As far as I can tell, NASA has never given a straight-forward answer to this question. The theoretical stall AoA is likely in the 33-40° range (see reason for that guess below). However, at ...
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34 votes

Is a "stalled" aircraft free-falling?

If the cables break on an elevator (and the safety brakes fail), you won't be in true freefall. You'll still have friction from wind resistance, from the guide rollers on the rails, etc. The same is ...
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33 votes

Can fighter aircraft glide?

All airplanes can glide. Some glide better than others. A very old reference I read talked about engine-out landings in military aircraft. Their procedure was arrive at the airfield at X feet, circle ...
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33 votes
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Do Air Traffic Controllers have to remember stall speeds for different aircraft?

No because aircraft are categorized by their speed at the runway threshold (1.3 times stall speed). VAT —Speed at threshold used by ICAO (1.3 times stall speed in the landing configuration at maximum ...
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32 votes
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What is the immediate cause of stall?

The immediate cause of a stall is the detachement of the airflow from the wing: Image from NASA This happens when your Angle of Attack is too high. How can the AoA become too high? --For level ...
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32 votes

How do aircraft stall warning systems work?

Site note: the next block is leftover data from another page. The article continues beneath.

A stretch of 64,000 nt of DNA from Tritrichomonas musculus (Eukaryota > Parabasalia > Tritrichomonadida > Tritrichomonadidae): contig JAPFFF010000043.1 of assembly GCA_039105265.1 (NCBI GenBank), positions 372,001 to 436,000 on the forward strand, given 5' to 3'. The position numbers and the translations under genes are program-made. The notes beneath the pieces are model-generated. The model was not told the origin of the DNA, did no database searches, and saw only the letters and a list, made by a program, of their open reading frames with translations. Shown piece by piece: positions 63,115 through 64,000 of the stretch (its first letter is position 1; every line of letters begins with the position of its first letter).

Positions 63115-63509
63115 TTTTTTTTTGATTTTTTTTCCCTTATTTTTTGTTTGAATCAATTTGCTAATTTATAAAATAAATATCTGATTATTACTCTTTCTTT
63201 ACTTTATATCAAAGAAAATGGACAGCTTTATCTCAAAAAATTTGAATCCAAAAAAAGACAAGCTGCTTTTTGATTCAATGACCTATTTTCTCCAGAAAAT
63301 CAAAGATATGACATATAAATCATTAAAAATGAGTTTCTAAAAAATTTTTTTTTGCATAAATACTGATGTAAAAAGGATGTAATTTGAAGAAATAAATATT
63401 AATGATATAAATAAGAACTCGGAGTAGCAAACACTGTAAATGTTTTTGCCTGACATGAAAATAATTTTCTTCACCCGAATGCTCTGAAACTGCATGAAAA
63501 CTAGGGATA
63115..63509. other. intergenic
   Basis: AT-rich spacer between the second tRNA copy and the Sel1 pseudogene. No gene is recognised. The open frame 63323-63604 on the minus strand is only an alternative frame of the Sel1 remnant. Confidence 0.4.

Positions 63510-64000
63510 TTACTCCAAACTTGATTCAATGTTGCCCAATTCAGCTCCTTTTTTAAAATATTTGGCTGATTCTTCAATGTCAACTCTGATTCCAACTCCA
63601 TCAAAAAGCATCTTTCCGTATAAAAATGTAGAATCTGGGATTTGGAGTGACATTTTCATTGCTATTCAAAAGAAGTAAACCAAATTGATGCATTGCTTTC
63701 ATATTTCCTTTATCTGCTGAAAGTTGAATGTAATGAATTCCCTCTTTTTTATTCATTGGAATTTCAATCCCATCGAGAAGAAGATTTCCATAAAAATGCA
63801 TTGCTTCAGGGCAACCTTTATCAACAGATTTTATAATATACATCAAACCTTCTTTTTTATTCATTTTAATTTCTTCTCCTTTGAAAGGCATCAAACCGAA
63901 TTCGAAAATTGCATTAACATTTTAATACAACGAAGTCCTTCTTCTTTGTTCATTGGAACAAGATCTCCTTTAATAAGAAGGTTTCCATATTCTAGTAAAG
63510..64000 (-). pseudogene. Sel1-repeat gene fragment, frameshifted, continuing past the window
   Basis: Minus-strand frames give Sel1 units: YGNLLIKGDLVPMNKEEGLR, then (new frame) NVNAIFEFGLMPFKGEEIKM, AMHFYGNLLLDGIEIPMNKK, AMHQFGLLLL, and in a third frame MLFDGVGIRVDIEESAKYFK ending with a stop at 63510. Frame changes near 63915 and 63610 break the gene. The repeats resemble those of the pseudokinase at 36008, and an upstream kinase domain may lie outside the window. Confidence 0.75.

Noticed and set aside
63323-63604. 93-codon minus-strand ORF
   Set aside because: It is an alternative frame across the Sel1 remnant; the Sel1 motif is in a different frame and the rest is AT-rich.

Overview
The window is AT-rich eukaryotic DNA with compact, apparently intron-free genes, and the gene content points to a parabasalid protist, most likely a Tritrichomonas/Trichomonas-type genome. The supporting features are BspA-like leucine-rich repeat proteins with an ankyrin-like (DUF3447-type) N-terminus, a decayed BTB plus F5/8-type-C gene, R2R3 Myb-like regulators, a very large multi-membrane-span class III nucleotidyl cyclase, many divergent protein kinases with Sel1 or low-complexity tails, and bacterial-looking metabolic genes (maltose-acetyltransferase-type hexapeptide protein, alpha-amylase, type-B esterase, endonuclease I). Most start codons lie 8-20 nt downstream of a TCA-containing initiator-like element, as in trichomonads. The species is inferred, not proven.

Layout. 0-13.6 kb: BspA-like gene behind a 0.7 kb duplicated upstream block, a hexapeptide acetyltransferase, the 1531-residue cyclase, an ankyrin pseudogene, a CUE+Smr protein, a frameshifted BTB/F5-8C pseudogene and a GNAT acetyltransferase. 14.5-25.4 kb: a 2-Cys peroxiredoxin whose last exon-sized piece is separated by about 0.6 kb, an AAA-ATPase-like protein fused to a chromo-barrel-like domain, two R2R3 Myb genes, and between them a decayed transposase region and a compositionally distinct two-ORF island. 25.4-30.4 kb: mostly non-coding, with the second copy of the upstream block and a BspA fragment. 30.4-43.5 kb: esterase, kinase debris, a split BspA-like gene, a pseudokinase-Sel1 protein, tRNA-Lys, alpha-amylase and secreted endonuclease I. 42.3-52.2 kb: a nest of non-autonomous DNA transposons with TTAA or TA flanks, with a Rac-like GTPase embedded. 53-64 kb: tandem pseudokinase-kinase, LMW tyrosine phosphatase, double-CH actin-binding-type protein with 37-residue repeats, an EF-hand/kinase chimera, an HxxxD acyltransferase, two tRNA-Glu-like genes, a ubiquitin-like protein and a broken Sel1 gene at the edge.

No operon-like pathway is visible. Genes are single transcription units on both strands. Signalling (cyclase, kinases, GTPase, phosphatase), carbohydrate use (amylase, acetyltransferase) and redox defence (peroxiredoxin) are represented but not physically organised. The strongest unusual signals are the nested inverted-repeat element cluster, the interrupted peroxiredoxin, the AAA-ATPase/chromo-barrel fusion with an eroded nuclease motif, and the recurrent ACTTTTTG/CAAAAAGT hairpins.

Large commercial aircraft typically rely on either Angle of Attack (AoA) Vanes or Differential Pitot Tubes (Smart Probes (PDF)) to supply input to flight computers for the purpose of calculating AoA. ...
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32 votes
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Is a pilot's instinctive reaction to a stall counter-intutive?

The correct way to recover from a stall is counter intuitive, not because pilots are trying to climb, but because the nose of the airplane drops due to the loss of lift and aircraft design. 99.999% ...
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31 votes
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On Air France 447, what would have been the lowest altitude to initiate recovery after the stall developed?

For the stalled flight to recover, the nose needs to be pointed in the airstream, and then the aircraft pulled up with load factor below the ultimate load. From the accident report: The recordings ...
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31 votes

Why do aircraft stall warning systems use angle-of-attack vanes rather than detecting airflow separation directly?

The short answer is that we want to warn the pilots about an impending stall well prior to an actual stall condition. From a safety perspective, waiting until the airflow starts to separate, or at ...
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30 votes
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Does a sudden drop of the velocity of the headwind affect the airspeed by lowering it?

Your airspeed does not remain constant because of inertia: it takes more time for the airplane to adapt to the new relative wind, compared to the time it takes for the wind to change. Example One: ...
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29 votes